PHOENIX – Governor Doug Ducey signed a bill, SB1453, allowing community colleges to offer limited four-year university courses.
The governor’s signature is the culmination of years of effort by advocates who have worked to find alternatives to what critics say is the expense for residents to earn four-year degrees at Arizona’s three universities.
“We think about it all the time and how much it will cost when they reach adulthood,” said Christa Jones.
Jones is a mother of three and knows firsthand what her children will face when it comes time to think about going to college.
“Since we both paid for our own college, it took us many years to pay that debt and that was always something that hung over our heads,” said Jones.
Like so many college students with rising debts, life after school is lagging behind and is a concern that Arizona lawmakers want to alleviate.
“Anything we can do to educate our children and make these costs go down for them, so that they don’t have to spend their entire lives trying to repay the debt they have already created, would be wonderful,” said Jones.
“Arizona community colleges play a key role in supporting students of all ages and equipping our workforce with skills and resources. Arizona is a state of school choice and today’s action is the choice of school for higher education, “said Governor Ducey in a statement.
Arizona is a state of school choice, and today’s action is the choice of school for higher education. This is the ‘Opportunity for All’ in action. This will allow students to have even more opportunities as they strengthen their education and expand their employment opportunities. 3 /
– Doug Ducey (@dougducey) May 4, 2021
With this new law, community colleges offering bachelor’s degrees must meet a set of specific criteria, including an analysis of the feasibility of offering such a program, need for workforce and more.
“Allowing community colleges in our state to offer four-year courses will make higher education much more accessible and accessible to the inhabitants of Arizonos,” said state deputy Becky Nutt (R) Clifton-District 14.
Representative Nutt is the author of the bill and a longtime supporter who allows community colleges to offer four-year courses. Its district covers much of Greenlee, Graham and Cochise counties.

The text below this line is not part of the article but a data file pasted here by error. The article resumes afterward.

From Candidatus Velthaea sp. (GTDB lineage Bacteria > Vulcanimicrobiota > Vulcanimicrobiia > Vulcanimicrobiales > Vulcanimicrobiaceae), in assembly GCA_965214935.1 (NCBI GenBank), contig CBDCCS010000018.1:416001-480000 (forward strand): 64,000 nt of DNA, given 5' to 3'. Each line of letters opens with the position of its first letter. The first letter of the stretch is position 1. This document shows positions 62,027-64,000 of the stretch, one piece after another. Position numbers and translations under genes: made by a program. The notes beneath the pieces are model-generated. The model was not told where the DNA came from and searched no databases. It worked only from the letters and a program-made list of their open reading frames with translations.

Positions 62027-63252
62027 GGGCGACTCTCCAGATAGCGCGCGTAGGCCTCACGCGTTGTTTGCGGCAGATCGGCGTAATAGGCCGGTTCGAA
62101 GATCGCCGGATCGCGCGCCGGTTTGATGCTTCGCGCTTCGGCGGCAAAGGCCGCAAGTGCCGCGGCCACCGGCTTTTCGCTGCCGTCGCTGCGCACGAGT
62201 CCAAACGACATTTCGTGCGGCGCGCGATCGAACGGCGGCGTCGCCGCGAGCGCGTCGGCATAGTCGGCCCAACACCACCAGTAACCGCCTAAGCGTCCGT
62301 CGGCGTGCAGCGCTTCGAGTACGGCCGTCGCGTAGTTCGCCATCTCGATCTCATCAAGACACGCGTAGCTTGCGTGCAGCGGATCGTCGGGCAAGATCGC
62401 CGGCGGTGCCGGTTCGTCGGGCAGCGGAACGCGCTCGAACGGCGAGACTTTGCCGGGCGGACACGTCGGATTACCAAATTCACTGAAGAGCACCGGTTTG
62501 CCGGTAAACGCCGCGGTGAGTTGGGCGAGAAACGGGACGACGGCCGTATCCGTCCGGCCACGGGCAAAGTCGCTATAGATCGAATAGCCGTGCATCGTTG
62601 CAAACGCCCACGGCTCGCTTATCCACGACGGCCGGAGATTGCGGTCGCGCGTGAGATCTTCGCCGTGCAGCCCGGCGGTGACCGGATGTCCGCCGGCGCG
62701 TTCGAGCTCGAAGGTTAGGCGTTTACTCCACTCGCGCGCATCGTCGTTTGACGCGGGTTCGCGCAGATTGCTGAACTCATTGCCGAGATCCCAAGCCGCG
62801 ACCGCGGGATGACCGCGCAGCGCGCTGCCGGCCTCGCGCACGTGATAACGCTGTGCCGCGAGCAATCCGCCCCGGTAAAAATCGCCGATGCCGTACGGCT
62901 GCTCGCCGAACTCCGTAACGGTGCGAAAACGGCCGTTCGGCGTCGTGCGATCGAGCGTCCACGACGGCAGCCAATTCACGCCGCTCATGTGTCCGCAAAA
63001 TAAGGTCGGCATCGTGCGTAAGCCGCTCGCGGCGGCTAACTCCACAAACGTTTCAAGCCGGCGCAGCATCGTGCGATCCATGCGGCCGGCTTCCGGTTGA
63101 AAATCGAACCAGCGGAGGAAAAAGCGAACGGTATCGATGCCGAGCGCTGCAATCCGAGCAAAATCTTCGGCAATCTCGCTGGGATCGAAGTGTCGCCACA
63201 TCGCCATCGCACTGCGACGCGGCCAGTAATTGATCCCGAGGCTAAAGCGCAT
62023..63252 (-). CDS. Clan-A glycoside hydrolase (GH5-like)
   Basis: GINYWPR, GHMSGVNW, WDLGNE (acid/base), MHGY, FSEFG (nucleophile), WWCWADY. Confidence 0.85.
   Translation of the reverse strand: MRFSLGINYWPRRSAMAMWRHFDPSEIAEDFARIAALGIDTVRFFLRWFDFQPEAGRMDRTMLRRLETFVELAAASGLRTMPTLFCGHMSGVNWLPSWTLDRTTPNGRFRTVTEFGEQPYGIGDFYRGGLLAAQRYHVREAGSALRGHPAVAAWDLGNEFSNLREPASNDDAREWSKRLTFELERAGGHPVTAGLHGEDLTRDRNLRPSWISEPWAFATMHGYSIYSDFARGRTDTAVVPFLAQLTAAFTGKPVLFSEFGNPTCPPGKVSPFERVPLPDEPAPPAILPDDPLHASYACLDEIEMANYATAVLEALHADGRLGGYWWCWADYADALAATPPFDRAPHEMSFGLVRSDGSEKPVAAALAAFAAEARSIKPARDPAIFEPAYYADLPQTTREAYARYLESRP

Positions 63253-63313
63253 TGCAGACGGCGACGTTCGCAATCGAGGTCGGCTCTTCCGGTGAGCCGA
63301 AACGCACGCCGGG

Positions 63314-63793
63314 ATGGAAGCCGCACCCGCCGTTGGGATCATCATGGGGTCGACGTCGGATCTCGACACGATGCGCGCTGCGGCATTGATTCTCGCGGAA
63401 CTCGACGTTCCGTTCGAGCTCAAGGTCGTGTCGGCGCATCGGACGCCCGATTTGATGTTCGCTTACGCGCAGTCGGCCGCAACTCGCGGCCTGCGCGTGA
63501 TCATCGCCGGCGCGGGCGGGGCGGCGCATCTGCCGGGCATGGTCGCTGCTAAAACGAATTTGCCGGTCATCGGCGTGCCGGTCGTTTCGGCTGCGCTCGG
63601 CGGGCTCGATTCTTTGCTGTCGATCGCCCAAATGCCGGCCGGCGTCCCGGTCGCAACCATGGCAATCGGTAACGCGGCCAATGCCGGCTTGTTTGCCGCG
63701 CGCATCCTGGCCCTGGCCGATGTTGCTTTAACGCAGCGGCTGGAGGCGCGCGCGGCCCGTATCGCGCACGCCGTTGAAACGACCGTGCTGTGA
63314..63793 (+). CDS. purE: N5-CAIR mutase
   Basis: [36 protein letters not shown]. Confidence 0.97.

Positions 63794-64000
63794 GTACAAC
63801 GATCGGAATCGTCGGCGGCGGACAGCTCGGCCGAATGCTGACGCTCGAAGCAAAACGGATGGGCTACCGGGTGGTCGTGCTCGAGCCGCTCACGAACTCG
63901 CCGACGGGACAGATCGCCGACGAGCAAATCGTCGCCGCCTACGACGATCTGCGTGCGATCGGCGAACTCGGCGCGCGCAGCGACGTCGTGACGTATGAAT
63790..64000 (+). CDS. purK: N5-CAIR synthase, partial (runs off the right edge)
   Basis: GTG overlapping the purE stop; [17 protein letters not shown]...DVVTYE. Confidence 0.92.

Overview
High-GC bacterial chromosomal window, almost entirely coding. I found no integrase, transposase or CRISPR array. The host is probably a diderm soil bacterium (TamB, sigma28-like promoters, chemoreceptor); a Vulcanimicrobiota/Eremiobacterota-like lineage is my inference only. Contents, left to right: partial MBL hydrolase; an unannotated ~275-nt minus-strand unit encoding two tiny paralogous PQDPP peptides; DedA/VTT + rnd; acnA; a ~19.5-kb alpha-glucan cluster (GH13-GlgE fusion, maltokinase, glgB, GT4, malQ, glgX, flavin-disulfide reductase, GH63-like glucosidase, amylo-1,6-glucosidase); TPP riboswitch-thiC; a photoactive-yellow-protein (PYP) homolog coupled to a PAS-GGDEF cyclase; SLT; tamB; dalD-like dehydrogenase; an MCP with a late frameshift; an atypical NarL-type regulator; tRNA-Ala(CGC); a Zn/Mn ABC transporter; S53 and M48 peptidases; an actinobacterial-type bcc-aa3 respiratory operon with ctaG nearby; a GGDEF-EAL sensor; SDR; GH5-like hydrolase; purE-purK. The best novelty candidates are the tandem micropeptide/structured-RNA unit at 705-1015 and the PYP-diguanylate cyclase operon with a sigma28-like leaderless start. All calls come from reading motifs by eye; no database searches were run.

“Arizonans, especially those in rural, low-income and middle-class communities, will have more opportunities to help achieve educational and professional goals,” said Nutt.
Community colleges will be limited in the four-year degree programs they will be able to offer, but the cost will be significantly cheaper than university tuition.
For example, the average tuition within the state at Arizona State University is between $ 9,000 and $ 12,000. At Maricopa County Community College, tuition for the first two years is limited to $ 1,020 per semester for 15 credit hours. The project allows for a 150% increase in tuition over the past two years or just over $ 3,000 per semester.
“This is not an opportunity for community colleges to become the next university in the state of Arizona. It will really focus on an area where the demand is not being met,” said community college district chancellor of Maricopa County, Dr Steven Gonzales. “For the Community Colleges of Maricopa, I was able to see us immediately focusing on the areas of IT, nursing, health, police and firefighters, and even teacher training.”
Dr. Gonzales said it would make Arizona the 24th state in the U.S. to offer this.
“There is a lot of work to be done,” explained Dr. Gonzales. “The bylaws would require us to carry out some analyzes and to be able to prove to our local board of directors that these programs are really sought after and do not compete with our universities. We would notify our universities of the courses we plan to offer and then the internal work begins where the development of the curriculum, so, of course we would involve our faculty and staff to develop this. These would be programs accredited by the higher education commission that currently accredits the work we already do, so in total, this is equivalent to about a year and a half of work Our goal is that, in the fall of 2023, you will see the community colleges of Maricopa offering their first bachelor’s degree across the county. “
A spokesman for Pima Community College told ABC15’s sister station KGUN9 that they have no plans to offer four-year courses. The CCP cited its strong partnership with Arizona State University, allowing for simple transitions and transfers through the MyPath2ASU program.